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There is something fundamental about fellowship

Posted by on Mar 12, 2010 in community, discipleship, discipline, fellowship, love, unity | 6 comments

So, I seem to be on a “unity” kick lately, huh? I’m probably thinking more about unity because I’ve been reading John H. Armstrong’s book Your Church is Too Small. But, actually, I’ve been thinking about and writing about unity for quite some time.

Three years ago, I wrote a post called “There is something fundamental about fellowship.” This post casts our unity with one another in the language of fellowship. Our fellowship with one another (or lack of fellowship) is a demonstration of our fellowship with God (or lack of fellowship).

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There is something fundamental about fellowship

Fellowship… There is something about fellowship that makes it fundamental to the church. When Jesus was asked to name the greatest commandment, he answered:

You shall love the Lord your God with all your heart and with all your soul and with all your mind. This is the great and first commandment. And a second is like it: You shall love your neighbor as yourself. On these two commandments depend all the Law and the Prophets. (Matthew 22:37-40 ESV)

There are at least two amazing things about this passage. First, Jesus did not stop with the commandment to “Love the Lord your God”. It would seem that commandment would be enough. Instead, he said there is a second command that is like it. Similarly, Jesus said that the Law and the Prophets depend on both of these commandments. Again, the Law and Prophets do not just depend on “Love the Lord your God”. The Law and the Prophets also depend on the commandment “Love your neighbor as yourself”.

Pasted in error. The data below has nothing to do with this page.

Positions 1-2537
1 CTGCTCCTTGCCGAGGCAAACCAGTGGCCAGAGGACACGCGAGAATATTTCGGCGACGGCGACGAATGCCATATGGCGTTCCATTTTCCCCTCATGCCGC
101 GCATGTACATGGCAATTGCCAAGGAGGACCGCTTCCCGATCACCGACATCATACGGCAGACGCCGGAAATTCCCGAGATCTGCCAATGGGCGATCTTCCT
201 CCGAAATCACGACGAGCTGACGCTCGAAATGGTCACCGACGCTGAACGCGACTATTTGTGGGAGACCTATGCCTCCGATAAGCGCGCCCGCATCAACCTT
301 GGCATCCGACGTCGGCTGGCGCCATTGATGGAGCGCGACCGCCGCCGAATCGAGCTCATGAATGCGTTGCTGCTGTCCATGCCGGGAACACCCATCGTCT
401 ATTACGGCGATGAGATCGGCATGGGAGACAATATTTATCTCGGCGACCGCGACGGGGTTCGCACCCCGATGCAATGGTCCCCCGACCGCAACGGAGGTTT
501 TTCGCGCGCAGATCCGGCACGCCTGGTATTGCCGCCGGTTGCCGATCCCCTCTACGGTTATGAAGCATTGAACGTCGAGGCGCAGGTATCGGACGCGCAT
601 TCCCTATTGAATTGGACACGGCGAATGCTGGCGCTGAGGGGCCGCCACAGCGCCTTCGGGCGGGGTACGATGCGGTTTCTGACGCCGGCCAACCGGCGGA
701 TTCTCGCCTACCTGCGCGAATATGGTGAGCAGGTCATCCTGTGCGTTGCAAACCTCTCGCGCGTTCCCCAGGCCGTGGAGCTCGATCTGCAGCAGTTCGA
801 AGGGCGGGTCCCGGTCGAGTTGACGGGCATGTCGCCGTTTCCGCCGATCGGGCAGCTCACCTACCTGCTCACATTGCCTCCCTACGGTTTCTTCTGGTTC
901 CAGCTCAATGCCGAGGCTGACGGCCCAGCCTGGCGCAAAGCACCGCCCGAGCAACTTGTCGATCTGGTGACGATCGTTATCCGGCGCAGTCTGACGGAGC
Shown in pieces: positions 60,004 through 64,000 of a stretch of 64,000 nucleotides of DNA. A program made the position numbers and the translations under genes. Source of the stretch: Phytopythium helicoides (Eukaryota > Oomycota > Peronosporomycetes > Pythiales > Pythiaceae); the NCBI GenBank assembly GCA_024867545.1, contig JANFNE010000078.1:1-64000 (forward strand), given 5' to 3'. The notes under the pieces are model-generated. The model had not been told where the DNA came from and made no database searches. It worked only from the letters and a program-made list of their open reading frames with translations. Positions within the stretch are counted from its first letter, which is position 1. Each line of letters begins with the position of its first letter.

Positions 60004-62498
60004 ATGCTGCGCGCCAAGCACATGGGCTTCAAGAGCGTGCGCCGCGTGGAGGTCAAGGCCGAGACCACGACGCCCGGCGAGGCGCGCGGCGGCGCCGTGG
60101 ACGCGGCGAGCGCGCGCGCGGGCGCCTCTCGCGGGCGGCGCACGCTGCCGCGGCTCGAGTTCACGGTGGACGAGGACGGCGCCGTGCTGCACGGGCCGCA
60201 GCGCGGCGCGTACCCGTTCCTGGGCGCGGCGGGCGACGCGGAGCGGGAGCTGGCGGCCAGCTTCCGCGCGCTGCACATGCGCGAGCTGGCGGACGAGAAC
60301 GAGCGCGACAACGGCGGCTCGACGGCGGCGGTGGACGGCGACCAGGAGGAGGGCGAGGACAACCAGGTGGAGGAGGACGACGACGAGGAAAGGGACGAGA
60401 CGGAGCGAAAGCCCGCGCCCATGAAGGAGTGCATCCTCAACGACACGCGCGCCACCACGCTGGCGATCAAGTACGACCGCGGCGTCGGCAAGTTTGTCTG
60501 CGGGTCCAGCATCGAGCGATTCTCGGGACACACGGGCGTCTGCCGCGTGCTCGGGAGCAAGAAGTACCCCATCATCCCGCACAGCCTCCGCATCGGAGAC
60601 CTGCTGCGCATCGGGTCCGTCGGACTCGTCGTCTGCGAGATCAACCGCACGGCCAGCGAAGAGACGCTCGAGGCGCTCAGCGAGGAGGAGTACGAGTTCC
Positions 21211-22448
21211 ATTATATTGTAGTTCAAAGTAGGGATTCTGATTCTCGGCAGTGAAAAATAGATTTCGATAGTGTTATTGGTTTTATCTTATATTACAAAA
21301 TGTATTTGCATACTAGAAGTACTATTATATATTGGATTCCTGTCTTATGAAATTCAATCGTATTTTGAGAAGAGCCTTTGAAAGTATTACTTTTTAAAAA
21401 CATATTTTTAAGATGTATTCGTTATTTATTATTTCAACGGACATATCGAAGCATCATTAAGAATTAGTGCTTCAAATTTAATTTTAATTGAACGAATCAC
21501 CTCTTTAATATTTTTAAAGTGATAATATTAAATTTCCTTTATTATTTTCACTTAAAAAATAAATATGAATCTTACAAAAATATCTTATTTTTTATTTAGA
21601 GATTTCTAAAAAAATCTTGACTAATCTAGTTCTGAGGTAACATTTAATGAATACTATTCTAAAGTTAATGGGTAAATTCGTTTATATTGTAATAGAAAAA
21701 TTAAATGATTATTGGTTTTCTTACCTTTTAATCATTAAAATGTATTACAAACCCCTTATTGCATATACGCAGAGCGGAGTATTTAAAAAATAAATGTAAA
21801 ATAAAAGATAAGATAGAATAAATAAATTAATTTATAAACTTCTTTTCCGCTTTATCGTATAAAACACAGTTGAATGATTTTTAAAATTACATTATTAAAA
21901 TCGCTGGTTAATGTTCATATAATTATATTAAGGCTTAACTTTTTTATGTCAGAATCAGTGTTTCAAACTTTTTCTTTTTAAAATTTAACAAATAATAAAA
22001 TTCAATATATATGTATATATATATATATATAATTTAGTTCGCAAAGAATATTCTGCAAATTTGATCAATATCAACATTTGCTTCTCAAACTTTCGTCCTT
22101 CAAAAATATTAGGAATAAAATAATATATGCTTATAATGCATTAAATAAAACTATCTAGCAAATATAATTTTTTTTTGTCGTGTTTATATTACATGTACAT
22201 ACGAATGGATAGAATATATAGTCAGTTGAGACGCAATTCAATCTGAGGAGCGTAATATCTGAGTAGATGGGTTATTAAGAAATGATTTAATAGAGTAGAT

There seems to be a fundamental connection between our relationship with God and our relationship with other people. John said something similar in his first letter:

Beloved, let us love one another, for love is from God, and whoever loves has been born of God and knows God. Anyone who does not love does not know God, because God is love. (1 John 4:7-8 ESV)

This seems very simple. If we love God, we will love others. If we do not love others, that demonstrates that we do not love God. The two are fundamentally connected.

In the prologue to his first letter, John also discussed our relationship with God in terms of our relationship with one another:

That which was from the beginning, which we have heard, which we have seen with our eyes, which we looked upon and have touched with our hands, concerning the word of life – the life was made manifest, and we have seen it, and testify to it and proclaim to you the eternal life, which was with the Father and was made manifest to us – that which we have seen and heard we proclaim also to you, so that you too may have fellowship (κοινωνία) with us; and indeed our fellowship (κοινωνία) is with the Father and with his Son Jesus Christ. (1 John 1:1-3 ESV)

When we have fellowship (κοινωνίαkoinonia) with one another, we are demonstrating our fellowship with God. Verse 3 could even be translated as follows: “… that you too may have fellowship with us, and that fellowship of ours is truly with the Father and with his son Jesus Christ.”

We cannot separate our love for God from our love for other people. We cannot separate our fellowship with God from our fellowship with other believers. Fellowship is fundamental in the life of a believer and in the inter-connected lives of a group of believers.

But, just as we cannot create love for God and others, we cannot create fellowship either. Instead, the Spirit creates a bond between His adopted children that humans cannot create on their own. The fellowship (“sharing”) that we have in common is the presence of the Holy Spirit. And, this fellowship exists between all believers. Certainly relationships can be deep or shallow, intimate or surface-level, but fellowship between believers is created by the Spirit, not by our interaction with one another. Relationships that are based on this Spirit-created fellowship should be nurtured, strengthened, encouraged, and sought through continued interaction. But, those relationships must be built fundamentally on Spirit-created fellowship.